What does it mean to venerate the cross?

The "Veneration of the Cross" is a specific ceremony in the Good Friday liturgy as well as a simple devotional practice that can be preformed by the faithful.

Venerating a cross is simply the humble act of kissing a crucifix. It must be a crucifix and not a bare cross; if the body of Jesus Christ - called a "corpus" - is not represented on the cross, then this is not a crucifix and you cannot therefore make a true veneration. In many modern churches a bare cross is used in the Good Friday service; this is an erroneous practice. During a Good Friday service, when it is time in the ceremony, people line up to venerate the cross just as they would do if they were going to Communion.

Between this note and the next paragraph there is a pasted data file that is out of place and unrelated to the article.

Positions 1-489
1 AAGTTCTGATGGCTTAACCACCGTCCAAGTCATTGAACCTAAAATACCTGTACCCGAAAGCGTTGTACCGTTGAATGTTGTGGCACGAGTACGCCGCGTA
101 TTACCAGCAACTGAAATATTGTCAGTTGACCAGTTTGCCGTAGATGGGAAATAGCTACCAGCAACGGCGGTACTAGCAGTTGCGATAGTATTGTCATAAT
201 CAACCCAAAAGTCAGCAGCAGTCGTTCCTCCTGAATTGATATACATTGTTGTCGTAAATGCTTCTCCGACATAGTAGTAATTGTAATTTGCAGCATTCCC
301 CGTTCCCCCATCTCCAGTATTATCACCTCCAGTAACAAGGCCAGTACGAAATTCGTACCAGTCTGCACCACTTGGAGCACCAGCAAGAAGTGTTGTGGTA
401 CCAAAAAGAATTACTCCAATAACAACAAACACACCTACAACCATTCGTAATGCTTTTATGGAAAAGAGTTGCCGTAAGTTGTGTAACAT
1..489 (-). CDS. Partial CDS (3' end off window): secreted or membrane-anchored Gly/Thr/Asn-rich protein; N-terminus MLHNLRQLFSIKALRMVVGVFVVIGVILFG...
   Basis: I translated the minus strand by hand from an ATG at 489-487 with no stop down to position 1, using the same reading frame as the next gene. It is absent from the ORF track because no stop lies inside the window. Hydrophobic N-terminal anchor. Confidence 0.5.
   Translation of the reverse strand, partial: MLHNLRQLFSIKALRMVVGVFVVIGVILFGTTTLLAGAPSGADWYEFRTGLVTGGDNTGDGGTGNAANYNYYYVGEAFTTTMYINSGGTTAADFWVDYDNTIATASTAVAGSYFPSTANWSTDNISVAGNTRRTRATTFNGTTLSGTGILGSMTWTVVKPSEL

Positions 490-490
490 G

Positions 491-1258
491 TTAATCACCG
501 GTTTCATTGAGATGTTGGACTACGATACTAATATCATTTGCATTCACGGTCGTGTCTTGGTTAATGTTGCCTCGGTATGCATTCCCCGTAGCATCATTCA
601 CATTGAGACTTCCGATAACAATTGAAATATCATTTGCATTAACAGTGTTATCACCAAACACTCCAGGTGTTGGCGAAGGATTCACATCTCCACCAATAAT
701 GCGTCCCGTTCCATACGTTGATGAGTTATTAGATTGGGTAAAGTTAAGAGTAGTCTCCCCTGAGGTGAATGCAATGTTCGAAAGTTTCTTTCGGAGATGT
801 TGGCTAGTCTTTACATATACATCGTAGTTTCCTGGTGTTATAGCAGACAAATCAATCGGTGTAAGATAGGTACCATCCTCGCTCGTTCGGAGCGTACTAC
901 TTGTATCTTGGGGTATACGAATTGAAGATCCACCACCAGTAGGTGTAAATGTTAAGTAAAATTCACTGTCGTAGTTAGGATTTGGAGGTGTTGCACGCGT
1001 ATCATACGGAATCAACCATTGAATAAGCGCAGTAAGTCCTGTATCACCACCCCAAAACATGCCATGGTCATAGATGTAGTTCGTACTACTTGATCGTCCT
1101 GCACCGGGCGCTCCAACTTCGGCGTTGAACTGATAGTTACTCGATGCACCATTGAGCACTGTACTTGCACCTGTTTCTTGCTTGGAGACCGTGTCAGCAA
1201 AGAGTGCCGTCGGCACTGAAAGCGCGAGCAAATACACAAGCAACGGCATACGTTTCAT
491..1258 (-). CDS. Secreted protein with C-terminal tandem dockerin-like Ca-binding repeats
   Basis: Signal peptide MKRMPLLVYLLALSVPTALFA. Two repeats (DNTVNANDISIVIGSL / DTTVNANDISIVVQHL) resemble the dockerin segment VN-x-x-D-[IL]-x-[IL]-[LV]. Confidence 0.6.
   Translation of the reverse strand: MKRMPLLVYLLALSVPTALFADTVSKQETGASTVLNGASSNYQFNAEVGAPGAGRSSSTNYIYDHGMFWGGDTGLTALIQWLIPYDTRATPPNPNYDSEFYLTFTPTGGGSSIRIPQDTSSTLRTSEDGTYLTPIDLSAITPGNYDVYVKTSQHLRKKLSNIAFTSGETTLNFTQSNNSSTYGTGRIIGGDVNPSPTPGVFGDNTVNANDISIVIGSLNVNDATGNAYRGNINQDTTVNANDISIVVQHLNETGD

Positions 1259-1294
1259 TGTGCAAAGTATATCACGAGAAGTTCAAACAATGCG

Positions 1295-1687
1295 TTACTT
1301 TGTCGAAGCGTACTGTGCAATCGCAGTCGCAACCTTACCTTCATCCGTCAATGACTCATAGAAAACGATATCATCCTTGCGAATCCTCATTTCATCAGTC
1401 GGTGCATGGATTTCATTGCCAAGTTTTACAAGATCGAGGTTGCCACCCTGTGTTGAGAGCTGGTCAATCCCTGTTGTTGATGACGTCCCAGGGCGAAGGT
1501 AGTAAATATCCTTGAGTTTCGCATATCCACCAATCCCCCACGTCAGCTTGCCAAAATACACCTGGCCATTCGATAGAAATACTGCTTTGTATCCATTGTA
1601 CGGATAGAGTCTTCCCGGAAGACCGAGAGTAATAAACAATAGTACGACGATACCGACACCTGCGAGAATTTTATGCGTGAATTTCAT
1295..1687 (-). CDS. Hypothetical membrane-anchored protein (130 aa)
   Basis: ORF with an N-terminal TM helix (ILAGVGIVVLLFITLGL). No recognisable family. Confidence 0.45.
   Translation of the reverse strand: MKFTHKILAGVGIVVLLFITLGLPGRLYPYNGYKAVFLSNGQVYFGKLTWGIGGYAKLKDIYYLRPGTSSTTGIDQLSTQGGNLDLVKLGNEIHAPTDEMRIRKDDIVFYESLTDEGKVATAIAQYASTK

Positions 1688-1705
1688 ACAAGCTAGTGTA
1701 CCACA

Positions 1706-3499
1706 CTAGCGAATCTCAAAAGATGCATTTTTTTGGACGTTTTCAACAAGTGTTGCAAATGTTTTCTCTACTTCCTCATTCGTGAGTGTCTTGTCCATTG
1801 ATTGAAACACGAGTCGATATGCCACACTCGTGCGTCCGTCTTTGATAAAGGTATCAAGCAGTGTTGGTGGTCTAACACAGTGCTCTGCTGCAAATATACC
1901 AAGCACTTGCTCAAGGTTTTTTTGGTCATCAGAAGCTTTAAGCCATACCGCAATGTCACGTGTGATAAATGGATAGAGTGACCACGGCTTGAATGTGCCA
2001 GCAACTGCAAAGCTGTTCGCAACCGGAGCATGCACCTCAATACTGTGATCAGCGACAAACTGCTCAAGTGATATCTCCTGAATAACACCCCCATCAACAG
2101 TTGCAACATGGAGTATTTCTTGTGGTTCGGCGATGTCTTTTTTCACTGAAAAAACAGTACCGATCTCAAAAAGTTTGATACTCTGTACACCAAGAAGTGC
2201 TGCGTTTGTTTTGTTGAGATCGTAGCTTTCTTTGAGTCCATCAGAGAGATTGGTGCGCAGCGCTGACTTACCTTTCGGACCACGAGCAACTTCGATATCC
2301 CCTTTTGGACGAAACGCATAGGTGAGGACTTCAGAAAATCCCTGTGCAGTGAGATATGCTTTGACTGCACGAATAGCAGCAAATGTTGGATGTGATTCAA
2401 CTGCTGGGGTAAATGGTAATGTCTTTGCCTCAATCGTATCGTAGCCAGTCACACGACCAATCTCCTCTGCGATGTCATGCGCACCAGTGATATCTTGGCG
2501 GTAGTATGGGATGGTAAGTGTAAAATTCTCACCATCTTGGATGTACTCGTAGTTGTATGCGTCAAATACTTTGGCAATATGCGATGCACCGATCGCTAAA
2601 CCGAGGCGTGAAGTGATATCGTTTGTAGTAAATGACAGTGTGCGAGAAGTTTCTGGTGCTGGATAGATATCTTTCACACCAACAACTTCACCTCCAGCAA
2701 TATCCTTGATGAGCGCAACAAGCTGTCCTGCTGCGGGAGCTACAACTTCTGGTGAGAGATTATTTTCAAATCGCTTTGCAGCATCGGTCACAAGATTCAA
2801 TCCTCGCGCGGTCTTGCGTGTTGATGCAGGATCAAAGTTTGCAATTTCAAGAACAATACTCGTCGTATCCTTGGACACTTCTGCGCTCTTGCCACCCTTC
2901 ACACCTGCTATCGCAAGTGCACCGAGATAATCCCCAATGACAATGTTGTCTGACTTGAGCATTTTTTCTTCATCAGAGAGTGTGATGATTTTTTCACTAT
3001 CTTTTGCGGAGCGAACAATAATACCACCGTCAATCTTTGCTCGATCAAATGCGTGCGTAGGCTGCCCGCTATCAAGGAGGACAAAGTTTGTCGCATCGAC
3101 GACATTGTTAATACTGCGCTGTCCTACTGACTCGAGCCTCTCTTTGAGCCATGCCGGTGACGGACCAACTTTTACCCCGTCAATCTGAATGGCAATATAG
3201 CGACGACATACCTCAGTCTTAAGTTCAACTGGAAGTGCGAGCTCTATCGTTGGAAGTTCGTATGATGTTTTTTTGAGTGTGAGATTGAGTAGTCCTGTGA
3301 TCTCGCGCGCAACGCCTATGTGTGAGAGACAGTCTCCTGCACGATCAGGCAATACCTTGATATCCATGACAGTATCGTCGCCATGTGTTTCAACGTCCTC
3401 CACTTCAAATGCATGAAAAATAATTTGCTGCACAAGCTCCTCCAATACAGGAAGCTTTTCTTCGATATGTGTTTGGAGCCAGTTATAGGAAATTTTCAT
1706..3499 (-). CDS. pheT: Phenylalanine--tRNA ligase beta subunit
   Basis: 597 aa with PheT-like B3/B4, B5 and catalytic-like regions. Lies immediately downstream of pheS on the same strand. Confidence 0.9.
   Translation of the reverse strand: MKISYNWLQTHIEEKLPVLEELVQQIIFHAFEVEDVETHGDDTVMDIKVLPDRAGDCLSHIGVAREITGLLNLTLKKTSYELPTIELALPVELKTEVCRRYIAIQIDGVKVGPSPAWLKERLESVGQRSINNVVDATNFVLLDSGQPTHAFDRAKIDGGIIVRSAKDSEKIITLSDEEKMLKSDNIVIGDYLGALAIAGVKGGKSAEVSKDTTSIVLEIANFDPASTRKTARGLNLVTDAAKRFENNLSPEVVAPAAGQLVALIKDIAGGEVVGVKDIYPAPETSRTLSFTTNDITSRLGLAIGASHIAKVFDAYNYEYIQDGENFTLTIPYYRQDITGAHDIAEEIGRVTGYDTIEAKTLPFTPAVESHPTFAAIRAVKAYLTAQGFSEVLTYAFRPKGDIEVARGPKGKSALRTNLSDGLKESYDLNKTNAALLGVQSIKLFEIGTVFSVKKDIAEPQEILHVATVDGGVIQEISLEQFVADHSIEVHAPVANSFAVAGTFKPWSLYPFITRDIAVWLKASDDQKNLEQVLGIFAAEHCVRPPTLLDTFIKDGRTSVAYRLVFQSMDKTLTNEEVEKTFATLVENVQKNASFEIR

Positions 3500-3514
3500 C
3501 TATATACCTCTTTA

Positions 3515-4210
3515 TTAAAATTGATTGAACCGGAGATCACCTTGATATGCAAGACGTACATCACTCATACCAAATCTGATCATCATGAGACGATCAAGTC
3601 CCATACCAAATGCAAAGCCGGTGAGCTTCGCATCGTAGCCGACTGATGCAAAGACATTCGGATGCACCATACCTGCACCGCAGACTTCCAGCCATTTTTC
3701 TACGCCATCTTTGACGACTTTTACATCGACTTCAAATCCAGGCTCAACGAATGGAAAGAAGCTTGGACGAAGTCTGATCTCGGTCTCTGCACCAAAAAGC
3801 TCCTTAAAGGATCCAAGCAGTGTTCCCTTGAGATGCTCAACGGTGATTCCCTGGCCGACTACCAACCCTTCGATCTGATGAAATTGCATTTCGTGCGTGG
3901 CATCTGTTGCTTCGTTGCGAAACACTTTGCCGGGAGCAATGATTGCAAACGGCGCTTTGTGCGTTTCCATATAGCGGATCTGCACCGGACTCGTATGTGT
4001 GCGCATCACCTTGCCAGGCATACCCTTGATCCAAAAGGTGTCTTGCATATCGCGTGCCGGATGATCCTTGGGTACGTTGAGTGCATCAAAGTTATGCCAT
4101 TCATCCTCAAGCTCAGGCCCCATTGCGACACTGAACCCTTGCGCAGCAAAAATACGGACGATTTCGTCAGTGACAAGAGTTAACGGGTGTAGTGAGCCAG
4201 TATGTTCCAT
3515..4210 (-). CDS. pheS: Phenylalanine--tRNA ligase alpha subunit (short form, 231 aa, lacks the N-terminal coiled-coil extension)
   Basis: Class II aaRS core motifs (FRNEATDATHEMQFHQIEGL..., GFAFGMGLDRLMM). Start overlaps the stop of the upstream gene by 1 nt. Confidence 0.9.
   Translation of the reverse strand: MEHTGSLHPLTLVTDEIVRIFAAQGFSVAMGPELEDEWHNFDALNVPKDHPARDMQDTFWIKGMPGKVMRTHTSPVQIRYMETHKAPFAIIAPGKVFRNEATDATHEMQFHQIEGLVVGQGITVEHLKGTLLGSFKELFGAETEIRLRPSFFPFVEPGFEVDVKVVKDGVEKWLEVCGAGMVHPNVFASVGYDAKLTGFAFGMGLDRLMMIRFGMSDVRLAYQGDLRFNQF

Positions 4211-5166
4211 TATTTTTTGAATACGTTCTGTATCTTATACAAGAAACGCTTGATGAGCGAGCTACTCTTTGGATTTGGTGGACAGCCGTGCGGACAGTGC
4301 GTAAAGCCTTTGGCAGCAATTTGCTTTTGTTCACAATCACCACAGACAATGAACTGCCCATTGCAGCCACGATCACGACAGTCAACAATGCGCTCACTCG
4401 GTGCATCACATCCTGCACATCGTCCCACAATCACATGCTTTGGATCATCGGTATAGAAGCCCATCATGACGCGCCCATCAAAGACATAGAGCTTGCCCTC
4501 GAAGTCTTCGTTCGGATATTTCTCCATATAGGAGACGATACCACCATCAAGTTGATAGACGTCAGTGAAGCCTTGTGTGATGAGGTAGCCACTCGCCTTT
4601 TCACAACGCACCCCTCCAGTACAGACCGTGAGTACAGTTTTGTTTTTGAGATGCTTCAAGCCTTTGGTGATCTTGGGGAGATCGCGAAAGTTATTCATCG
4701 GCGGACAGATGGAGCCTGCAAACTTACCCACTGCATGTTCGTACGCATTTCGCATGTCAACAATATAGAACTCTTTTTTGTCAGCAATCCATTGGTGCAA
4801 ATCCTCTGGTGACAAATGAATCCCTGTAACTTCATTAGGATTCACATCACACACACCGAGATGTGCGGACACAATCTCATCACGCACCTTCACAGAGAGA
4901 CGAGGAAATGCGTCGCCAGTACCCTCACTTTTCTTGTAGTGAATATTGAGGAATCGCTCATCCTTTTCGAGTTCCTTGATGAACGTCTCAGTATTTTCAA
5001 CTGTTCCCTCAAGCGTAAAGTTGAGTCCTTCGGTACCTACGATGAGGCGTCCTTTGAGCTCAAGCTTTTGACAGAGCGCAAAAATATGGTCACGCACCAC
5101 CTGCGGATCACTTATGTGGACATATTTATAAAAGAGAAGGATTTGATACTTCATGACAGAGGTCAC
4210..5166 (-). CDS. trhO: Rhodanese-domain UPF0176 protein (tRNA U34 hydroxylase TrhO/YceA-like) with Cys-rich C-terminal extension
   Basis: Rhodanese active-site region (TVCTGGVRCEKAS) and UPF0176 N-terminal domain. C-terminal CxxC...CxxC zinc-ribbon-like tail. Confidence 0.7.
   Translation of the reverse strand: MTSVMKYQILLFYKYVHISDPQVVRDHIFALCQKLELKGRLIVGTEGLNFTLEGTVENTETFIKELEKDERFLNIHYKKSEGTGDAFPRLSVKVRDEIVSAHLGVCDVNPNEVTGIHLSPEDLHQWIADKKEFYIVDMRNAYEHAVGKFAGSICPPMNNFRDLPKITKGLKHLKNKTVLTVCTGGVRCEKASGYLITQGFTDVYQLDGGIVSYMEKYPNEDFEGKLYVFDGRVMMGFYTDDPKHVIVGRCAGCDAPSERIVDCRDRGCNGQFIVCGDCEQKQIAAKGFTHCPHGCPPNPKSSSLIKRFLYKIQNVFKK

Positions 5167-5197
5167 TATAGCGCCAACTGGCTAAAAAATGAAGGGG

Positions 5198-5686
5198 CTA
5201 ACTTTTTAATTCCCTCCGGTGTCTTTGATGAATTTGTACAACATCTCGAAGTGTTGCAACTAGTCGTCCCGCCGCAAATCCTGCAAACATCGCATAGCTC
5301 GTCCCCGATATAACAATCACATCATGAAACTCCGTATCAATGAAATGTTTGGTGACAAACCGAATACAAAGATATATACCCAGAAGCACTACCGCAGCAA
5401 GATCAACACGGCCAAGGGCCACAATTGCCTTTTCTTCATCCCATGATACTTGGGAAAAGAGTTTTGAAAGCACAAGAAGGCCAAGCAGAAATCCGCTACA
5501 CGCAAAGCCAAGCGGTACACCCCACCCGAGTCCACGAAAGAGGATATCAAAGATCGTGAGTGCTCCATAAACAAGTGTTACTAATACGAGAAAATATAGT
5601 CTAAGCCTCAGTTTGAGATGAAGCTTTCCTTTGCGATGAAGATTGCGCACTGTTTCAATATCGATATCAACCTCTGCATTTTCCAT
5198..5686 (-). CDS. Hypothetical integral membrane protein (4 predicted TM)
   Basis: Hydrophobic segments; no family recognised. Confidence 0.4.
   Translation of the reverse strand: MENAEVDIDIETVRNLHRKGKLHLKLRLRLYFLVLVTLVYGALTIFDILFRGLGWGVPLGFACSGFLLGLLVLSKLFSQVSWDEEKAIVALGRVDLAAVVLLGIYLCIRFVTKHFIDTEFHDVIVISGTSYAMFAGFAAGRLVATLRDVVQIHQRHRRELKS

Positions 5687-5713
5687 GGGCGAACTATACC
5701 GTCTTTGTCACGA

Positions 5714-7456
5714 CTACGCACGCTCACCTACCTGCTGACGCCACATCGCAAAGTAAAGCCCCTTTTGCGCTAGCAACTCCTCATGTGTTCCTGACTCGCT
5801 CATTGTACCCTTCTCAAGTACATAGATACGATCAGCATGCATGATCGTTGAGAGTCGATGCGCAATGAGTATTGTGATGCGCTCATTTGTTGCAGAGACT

If you have a crucifix at home and out of personal devotion you kiss it, this is also properly called a veneration of the cross. The customary place to venerate the cross is the feet of the corpus. During a Good Friday service, if you have an open wound or sickness that can be communicated by the mouth, you may venerate the cross by placing your right hand upon the feet of the corpus for a moment.

There is one exception to rule above when a cross can properly be used in place of a crucifix: any cross that contains a relic of the true cross - that is an actual piece of the cross Jesus Christ died upon at Calvary - does not have to have a corpus upon it. The correct way to venerate this type of rare cross is to kiss the glass reliquary behind which the fragment is visible. If no reliquary is visible, the exact spot for veneration is not important, though kissing the foot of the cross is customary.


During the Good Friday Liturgy of the Catholic Faith, Veneration of the Cross IS ONLY supposed to be a cross, NOT a crucifix. The accompany intonation is "Behold the WOOD of the Cross".